The Roots Of R&B

Hope Elle

The origins of R&B have always been centered around the combination of powerful, soulful vocals and strong back belts. The term is the abbreviation of Rhythm and Blues; which describes a deep emotion laced with blues, influenced melodies, and the dependence on four beat bars. It’s employed by the back beat two to four accents in each bar; or as it’s often called, ‘measures’. Although, the roots of soul music goes back to Negro Spirituals and the slaves of Africa; the term was created to diminish the original, offensive phrase. R&B was designed and therefore enjoyed by Black Americans, during the late 1930’s and post World War II. The genre of music was predominantly performed by Black Americans, thus being referred to as “Race Music”.


Photographer Unk Title Unk September 9, 2016

Artists of the Southern portion of the United States accentuated the voluptuous sultry sounds of R&B; most notably, Ray Charles, James Brown and Sam Cook. The initial phrase “race music” was utilized to label any music made and performed by Black Americans. It wasn’t until 1949, when Jerry Wexler (a music magazine writer, who became a music producer) created the term R&B for Billboard Magazine; once “race music” was deemed offensive. Bare in mind, the abbreviation is more convenient than chic. And often describes an upbeat, jazzy, blues influenced music.  This was especially true around the 1970’s, when it was a blanket term to include Funk and Urban-Soul. This is definitely noticed in the popular music of Donna Summer’s Love To Love You Baby.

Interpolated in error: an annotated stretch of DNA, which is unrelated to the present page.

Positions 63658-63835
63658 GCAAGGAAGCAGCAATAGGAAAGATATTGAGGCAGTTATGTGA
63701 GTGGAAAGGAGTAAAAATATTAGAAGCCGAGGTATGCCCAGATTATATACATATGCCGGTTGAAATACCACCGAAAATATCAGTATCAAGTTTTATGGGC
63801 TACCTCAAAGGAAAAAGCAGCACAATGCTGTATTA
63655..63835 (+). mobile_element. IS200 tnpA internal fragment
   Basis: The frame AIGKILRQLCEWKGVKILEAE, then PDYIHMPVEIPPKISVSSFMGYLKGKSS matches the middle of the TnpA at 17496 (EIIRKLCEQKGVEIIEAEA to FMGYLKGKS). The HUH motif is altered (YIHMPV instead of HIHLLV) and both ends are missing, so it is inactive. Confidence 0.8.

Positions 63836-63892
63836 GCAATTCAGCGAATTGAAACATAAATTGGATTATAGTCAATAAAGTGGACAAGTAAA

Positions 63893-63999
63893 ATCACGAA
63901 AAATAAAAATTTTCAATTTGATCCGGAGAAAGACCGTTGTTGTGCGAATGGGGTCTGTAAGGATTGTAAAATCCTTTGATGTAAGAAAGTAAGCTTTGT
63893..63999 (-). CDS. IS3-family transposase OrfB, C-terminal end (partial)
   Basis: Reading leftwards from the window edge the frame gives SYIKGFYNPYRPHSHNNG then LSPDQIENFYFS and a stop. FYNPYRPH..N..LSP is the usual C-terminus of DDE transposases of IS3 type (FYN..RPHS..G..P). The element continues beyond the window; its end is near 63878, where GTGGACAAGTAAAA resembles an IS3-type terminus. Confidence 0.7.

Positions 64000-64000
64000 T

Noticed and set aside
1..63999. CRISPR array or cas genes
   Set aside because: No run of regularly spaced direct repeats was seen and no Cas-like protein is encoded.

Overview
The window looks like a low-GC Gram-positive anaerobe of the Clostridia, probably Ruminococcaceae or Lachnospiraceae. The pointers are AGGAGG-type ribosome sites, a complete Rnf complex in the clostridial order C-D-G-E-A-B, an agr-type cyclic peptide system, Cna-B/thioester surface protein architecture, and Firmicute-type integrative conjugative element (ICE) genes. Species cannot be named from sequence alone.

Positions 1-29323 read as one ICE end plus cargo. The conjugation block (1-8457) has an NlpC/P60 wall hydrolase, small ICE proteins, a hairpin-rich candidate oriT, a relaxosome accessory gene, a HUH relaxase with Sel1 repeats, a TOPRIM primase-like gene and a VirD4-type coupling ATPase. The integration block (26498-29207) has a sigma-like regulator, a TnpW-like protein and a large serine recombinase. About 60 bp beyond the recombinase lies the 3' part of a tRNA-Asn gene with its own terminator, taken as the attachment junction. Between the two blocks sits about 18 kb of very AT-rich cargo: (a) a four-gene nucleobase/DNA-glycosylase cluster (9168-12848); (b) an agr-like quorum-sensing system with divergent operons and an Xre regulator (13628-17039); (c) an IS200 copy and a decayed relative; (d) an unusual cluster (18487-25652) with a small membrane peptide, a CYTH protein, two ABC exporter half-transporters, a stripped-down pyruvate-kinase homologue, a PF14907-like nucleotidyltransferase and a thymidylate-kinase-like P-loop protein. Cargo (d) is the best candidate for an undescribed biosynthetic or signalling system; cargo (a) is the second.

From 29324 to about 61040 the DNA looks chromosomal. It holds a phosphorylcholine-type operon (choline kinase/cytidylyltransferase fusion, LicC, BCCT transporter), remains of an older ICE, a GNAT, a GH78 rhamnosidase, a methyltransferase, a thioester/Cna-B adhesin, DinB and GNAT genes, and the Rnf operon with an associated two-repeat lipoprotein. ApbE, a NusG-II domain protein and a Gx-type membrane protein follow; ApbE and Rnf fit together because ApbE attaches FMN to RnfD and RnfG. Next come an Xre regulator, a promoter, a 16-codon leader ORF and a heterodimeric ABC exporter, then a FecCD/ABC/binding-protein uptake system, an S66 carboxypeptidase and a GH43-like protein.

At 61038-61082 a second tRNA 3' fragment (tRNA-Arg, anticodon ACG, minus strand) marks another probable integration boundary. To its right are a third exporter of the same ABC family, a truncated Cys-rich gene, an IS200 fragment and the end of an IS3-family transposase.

Now, the term is so loosely used that it’s often misplaced in music genres that has nothing to do with traditional R&B, or music that was derived from soul music. Nonetheless, the true essence of R&B music can still be heard in today’s popular artists including; D’Angelo, Maxwell, Alicia Keys, Jill Scott, and many others. However, to really understand the deep origins of the beautiful genre, listen to classic tracks by Motown, Little Richard, James Brown and the great late Ray Charles. A true music lover completely understands the difference between the classic and modern forms of R&B.


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